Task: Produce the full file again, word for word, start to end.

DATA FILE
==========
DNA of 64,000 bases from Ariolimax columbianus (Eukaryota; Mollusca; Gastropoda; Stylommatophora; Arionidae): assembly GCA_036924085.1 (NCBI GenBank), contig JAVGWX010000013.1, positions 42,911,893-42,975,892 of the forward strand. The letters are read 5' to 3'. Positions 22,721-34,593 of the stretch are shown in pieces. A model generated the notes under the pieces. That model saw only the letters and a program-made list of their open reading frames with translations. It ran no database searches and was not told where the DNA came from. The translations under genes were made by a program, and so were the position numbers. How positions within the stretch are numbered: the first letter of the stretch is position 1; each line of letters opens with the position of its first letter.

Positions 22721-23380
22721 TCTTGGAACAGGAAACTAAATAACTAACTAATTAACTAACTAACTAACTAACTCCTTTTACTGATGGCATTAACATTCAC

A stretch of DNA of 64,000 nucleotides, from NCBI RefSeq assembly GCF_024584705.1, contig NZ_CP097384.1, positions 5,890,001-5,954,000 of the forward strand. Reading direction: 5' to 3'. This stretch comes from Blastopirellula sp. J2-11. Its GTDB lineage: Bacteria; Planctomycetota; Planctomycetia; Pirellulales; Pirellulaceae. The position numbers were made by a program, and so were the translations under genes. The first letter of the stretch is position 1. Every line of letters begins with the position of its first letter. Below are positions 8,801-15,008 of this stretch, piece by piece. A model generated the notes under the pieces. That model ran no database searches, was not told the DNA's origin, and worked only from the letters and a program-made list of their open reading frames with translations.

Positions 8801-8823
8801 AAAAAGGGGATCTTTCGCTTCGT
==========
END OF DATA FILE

DNA of 64,000 bases from Ariolimax columbianus (Eukaryota; Mollusca; Gastropoda; Stylommatophora; Arionidae): assembly GCA_036924085.1 (NCBI GenBank), contig JAVGWX010000013.1, positions 42,911,893-42,975,892 of the forward strand. The letters are read 5' to 3'. Positions 22,721-34,593 of the stretch are shown in pieces. A model generated the notes under the pieces. That model saw only the letters and a program-made list of their open reading frames with translations. It ran no database searches and was not told where the DNA came from. The translations under genes were made by a program, and so were the position numbers. How positions within the stretch are numbered: the first letter of the stretch is position 1; each line of letters opens with the position of its first letter.

Positions 22721-23380
22721 TCTTGGAACAGGAAACTAAATAACTAACTAATTAACTAACTAACTAACTAACTCCTTTTACTGATGGCATTAACATTCAC

A stretch of DNA of 64,000 nucleotides, from NCBI RefSeq assembly GCF_024584705.1, contig NZ_CP097384.1, positions 5,890,001-5,954,000 of the forward strand. Reading direction: 5' to 3'. This stretch comes from Blastopirellula sp. J2-11. Its GTDB lineage: Bacteria; Planctomycetota; Planctomycetia; Pirellulales; Pirellulaceae. The position numbers were made by a program, and so were the translations under genes. The first letter of the stretch is position 1. Every line of letters begins with the position of its first letter. Below are positions 8,801-15,008 of this stretch, piece by piece. A model generated the notes under the pieces. That model ran no database searches, was not told the DNA's origin, and worked only from the letters and a program-made list of their open reading frames with translations.

Positions 8801-8823
8801 AAAAAGGGGATCTTTCGCTTCGT